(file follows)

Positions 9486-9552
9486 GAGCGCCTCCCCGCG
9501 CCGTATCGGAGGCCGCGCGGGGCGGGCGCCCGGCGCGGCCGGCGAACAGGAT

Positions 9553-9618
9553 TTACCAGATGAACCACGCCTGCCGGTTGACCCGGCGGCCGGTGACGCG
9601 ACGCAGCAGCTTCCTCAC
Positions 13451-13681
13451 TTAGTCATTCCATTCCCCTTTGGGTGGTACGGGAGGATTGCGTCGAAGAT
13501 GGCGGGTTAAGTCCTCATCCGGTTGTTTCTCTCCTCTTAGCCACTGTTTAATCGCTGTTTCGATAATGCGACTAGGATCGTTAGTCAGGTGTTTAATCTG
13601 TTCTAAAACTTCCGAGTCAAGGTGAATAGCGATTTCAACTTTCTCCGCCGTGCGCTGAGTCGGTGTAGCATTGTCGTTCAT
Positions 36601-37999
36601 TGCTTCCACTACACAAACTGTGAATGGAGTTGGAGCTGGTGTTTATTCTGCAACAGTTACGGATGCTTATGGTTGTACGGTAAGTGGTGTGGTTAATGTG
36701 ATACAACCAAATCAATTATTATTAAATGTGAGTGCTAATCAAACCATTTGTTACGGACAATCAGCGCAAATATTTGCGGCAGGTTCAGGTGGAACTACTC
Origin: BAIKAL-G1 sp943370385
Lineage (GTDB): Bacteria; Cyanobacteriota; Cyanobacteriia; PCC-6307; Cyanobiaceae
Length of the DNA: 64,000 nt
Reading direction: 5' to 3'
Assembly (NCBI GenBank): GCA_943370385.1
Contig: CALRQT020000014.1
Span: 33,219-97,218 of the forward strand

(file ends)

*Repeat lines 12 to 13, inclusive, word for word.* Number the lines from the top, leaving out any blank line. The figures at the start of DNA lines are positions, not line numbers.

36601 TGCTTCCACTACACAAACTGTGAATGGAGTTGGAGCTGGTGTTTATTCTGCAACAGTTACGGATGCTTATGGTTGTACGGTAAGTGGTGTGGTTAATGTG
36701 ATACAACCAAATCAATTATTATTAAATGTGAGTGCTAATCAAACCATTTGTTACGGACAATCAGCGCAAATATTTGCGGCAGGTTCAGGTGGAACTACTC